Tuesday, April 29, 2003


California: On behalf of Senator John Vasconcellos, I am pleased to inform you he has authored and introduced Senate Constitutional Amendment (SCA) 8 pertaining to prisoners and asks for your support of this important legislation.

SCA 8 seeks to place a proposal on the ballot for the people of California to express themselves and make their own choice regarding how best to assure their public safety. This measure proposes to reform our corrections system to live up to its name, and to advance and assure the public safety of all Californians by attending to inmates in ways that hold the most promise for empowering them to cure, or at least curb, their dangerous ways upon their release from prison.

The primary purpose of the entire system of law enforcement and corrections should always be to promote the public safety of all Californians. However, our current system is profoundly failing - having a recidivism and failure rate of close to 70%.

Greater public safety will only be attainable when we better prepare our inmates to live constructive lives. Canada has in place a system which includes the provisions of this bill, and has a success rate of nearly 85% .Louisiana, Ohio, Minnesota, and Maryland have all implemented portions of what is prescribed by this bill, and are having similar success rates.

Maryland, Minnesota, and Ohio did a Tri-state longitudinal study on more than 3000 inmates who received curriculum to enhance their educational level (just one of the rehabilitative components of this legislation). There was a 23% reduction in recidivism with a showing that for every $1 spent on education, there was a $2 return in reduced prison costs.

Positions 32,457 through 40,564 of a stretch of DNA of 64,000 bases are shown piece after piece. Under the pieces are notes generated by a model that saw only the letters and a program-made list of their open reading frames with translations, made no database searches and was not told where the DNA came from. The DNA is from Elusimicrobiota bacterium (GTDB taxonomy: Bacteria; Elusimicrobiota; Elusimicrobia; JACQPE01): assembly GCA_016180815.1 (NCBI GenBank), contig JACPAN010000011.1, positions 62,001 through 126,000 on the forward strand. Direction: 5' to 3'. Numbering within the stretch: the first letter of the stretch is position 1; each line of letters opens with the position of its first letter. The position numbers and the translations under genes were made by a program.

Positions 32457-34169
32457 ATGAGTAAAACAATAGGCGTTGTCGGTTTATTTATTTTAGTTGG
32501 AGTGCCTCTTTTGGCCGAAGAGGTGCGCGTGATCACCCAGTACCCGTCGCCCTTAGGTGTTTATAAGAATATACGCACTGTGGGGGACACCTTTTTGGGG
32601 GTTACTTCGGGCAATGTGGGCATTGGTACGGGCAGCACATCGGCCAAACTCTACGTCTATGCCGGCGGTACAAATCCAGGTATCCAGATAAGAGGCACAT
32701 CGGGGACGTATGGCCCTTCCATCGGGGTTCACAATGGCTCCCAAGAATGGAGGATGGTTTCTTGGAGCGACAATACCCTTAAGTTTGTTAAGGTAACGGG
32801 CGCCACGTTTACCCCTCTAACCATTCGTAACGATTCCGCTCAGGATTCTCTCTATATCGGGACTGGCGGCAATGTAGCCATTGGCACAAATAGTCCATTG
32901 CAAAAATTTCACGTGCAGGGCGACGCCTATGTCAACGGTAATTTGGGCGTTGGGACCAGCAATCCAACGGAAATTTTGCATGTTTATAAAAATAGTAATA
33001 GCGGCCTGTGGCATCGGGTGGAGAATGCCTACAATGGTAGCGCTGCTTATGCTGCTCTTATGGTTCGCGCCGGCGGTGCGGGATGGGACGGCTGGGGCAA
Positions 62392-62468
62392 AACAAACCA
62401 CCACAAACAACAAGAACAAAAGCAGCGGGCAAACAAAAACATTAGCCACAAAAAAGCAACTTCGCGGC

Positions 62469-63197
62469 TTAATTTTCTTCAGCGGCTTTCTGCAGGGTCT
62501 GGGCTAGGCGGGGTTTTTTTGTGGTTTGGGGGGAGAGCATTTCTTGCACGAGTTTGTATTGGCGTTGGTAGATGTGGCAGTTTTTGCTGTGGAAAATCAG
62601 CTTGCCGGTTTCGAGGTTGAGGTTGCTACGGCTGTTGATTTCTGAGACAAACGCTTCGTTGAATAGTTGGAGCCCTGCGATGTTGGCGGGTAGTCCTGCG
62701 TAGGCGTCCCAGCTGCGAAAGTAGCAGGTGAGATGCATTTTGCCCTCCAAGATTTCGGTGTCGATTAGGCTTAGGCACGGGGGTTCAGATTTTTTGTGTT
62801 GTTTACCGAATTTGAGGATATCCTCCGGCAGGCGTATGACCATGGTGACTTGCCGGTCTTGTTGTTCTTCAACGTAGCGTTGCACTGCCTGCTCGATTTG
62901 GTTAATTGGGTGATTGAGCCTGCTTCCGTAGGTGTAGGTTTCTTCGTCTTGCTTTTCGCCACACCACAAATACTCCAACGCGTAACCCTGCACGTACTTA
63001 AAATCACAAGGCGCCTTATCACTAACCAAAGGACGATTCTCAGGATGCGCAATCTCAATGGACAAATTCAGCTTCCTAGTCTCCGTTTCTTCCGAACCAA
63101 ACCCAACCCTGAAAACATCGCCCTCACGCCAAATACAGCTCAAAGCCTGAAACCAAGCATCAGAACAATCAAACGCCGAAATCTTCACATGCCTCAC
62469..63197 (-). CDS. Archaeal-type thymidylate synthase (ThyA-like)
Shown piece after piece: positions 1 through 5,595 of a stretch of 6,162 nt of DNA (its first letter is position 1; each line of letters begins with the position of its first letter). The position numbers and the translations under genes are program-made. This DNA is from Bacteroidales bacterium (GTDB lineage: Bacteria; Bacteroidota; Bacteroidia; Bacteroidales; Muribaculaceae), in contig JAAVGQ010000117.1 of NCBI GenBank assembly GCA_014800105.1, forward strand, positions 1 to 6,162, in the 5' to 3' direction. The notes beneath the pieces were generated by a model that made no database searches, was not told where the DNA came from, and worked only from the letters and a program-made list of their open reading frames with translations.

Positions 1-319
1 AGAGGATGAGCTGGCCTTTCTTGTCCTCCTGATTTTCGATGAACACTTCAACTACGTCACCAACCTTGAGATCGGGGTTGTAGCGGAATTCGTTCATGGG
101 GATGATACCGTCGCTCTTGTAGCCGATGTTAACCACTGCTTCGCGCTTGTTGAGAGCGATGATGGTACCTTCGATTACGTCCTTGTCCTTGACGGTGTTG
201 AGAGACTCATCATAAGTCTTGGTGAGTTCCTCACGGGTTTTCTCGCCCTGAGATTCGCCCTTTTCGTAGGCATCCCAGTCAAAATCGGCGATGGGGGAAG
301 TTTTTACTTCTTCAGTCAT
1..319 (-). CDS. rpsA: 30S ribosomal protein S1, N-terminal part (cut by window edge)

SCA 8 would require, commencing January 1, 2005, the Director of the Department of Corrections to cause each person incarcerated in state prison, within 90 days of their entry, to be smartly evaluated with respect to his or her educational and vocational level of development and capacity, and with respect to his or her psychological level of development and ability to lead a constructive life.

Based on these evaluations, a program be prescribed and implemented for the inmate that addresses his or her deficient level of psychosocial, educational, and vocational development -- so as to better equip him or her to lead a constructive life upon release from prison so as to promote the public safety upon that person's release from prison. Please send your letters of support to our office for inclusion in upcoming committee hearings.

By Senator John Vasconcellos posted 29 April 03